Vienna, Austria – With most sturgeon species heading for extinction, WWF today announced a new global strategy to tackle the threats facing the world’s most endangered group of fish at the 8th International Symposium on Sturgeons taking place in Vienna this week.
Over the past 50 years, sturgeon populations have collapsed around the world due to poaching, habitat loss, pollution and new dams blocking their migration routes. With numbers continuing to dwindle, every sturgeon species is now classified as endangered on the IUCN Red List, with 17 of the 27 species listed as critically endangered and four categorized as possibly extinct.
“Sturgeons swam with the dinosaurs 200 million years ago, but these extraordinary fish could soon disappear from the earth if we do not halt the illegal fishing and habitat destruction that are driving them towards extinction,” said Stuart Orr, WWF Freshwater Practice Leader.
“Beluga Sturgeon used to be the biggest freshwater fish on earth but no one sees giant sturgeon any more: in fact it is very rare to see any sturgeon at all. We’ve lost some species already and we could lose them all unless governments, communities, scientists and conservationists join forces now,” added Orr, who was speaking at the unveiling of WWF’s sturgeon strategy in Vienna.
Working with partners in regions of Europe, Asia and North America where sturgeon still survive, WWF aims to help put a stop to the overexploitation of wild sturgeon for caviar and meat, preserve key migration routes, protect and restore critical river habitat, and create breeding centres to restock wild populations.
To achieve these goals, the new, long-term strategy will incorporate a wide range of activities from supporting stronger enforcement of existing laws, including fishing bans, to developing alternative livelihoods for fishing communities and ensuring sturgeon safeguards are included within the investment policies of public and private financial institutions.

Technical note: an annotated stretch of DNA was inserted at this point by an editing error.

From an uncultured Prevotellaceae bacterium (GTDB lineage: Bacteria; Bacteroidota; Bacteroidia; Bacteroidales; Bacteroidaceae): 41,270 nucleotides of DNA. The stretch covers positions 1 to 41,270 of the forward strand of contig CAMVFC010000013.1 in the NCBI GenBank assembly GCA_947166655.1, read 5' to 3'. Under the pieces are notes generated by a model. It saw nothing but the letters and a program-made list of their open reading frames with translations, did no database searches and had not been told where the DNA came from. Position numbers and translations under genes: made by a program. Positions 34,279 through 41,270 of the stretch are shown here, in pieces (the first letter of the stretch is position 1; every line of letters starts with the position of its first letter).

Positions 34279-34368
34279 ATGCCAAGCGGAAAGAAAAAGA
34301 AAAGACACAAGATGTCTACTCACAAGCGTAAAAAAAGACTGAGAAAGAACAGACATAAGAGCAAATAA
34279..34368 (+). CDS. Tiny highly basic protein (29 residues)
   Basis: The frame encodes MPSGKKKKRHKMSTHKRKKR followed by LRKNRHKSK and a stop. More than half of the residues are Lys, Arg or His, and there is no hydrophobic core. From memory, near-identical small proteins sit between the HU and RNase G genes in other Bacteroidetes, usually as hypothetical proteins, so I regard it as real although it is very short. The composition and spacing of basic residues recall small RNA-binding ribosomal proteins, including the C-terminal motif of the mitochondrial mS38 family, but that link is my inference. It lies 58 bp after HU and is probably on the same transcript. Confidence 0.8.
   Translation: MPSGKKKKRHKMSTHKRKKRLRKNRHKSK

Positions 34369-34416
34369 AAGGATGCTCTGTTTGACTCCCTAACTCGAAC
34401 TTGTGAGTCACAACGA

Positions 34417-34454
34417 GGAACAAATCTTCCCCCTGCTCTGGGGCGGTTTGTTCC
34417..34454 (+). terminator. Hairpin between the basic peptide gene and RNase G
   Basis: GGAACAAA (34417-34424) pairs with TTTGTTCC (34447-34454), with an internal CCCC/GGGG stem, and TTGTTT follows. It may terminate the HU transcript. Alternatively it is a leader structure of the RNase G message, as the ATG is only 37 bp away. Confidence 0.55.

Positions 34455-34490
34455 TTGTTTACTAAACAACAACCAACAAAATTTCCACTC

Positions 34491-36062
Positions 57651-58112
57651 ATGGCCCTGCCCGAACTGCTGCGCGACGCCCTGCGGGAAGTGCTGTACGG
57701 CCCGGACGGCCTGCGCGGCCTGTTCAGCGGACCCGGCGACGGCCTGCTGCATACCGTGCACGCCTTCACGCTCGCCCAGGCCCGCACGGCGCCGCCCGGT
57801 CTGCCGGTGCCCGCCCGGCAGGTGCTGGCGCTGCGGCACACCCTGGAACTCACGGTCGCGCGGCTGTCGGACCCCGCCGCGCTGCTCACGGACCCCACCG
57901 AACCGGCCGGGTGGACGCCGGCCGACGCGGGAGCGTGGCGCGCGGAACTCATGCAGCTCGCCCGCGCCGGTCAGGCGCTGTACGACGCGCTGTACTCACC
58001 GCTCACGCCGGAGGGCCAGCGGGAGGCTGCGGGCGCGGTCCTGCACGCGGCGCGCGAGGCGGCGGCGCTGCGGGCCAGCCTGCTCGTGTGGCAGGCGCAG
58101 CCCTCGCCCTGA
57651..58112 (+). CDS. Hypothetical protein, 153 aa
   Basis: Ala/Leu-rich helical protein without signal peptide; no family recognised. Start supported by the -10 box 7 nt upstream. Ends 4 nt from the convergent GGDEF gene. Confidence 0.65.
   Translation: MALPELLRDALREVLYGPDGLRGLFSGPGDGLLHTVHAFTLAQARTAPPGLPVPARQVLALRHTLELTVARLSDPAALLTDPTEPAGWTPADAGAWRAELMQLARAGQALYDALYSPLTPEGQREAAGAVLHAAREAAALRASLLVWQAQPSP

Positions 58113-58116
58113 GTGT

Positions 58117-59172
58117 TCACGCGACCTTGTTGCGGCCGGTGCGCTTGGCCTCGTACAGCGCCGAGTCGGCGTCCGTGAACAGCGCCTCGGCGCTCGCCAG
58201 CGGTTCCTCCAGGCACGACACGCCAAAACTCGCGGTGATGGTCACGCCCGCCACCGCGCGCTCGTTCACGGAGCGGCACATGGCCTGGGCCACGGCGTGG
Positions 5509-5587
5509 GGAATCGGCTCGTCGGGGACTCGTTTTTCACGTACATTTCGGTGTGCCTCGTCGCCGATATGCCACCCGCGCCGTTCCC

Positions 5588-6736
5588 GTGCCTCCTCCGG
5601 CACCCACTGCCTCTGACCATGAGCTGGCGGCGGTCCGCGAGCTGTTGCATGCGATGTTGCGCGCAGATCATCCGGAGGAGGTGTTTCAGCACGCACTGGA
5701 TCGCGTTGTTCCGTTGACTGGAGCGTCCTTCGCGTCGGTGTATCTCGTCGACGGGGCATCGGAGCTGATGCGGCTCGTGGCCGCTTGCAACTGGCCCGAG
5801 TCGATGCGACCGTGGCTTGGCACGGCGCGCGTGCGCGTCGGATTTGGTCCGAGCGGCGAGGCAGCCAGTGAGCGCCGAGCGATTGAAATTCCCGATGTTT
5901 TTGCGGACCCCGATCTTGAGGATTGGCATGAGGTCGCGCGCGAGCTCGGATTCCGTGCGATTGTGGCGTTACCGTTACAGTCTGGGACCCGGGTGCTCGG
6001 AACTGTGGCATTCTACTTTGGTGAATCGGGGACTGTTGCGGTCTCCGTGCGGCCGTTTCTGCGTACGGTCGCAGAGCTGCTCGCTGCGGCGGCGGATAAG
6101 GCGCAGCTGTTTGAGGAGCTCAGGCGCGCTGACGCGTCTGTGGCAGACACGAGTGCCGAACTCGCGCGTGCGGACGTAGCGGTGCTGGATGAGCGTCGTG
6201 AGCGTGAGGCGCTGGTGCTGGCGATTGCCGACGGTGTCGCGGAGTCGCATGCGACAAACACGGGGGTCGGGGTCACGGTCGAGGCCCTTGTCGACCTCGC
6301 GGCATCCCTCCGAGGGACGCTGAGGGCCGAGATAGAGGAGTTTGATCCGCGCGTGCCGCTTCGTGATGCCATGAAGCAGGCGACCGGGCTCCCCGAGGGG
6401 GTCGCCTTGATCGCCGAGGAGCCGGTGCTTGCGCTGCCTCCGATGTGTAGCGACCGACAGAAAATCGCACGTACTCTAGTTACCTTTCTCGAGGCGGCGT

While WWF has been working for years to conserve sturgeon populations, including in Europe’s Danube basin, this new approach will significantly expand efforts to save the species. It will also bring conservation organizations and the scientific community together for the first time to develop a comprehensive global action plan for sturgeon conservation.
Critically, the strategy will promote greater cooperation between countries, which is essential to tackling the transboundary threats faced by most sturgeon species, including illegal, cross border trade and further fragmentation of rivers due to new dams and other infrastructure.
“Saving the world’s sturgeons is an incredibly complex challenge but this ambitious global strategy will give them a fighting chance,” said Irene Lucius, Regional Conservation Director, WWF Danube-Carpathian Programme. “But this is not just about sturgeon: the steps necessary to safeguard their future will also protect the rivers and marine ecosystems where they live around the world, benefiting countless other species and the local communities that depend on them.”
Along with efforts to change government policies, spur collective action and generate greater resources for sturgeon conservation, the strategy will also raise greater public awareness about the plight of these extraordinary species – and what people can do to help save them.
“It’s pretty simple: people should stop buying caviar or meat from wild sturgeons. Sticking solely to products from reputable sturgeon farms will reduce the illegal fishing pressure on the species and provide some breathing space to tackle the other threats to their survival,” said Orr.
The overall success of the strategy will depend on WWF developing strong relationships with a wide variety of partners. And the first critical partnership was negotiated during the symposium with WWF and the World Sturgeon Conservation Society (WSCS) agreeing to work together over the next four years to establish best practices for sturgeon conservation, curb the illegal trade in caviar and sturgeon meat, and protect the few viable sturgeon populations left in the Danube-Black sea basin.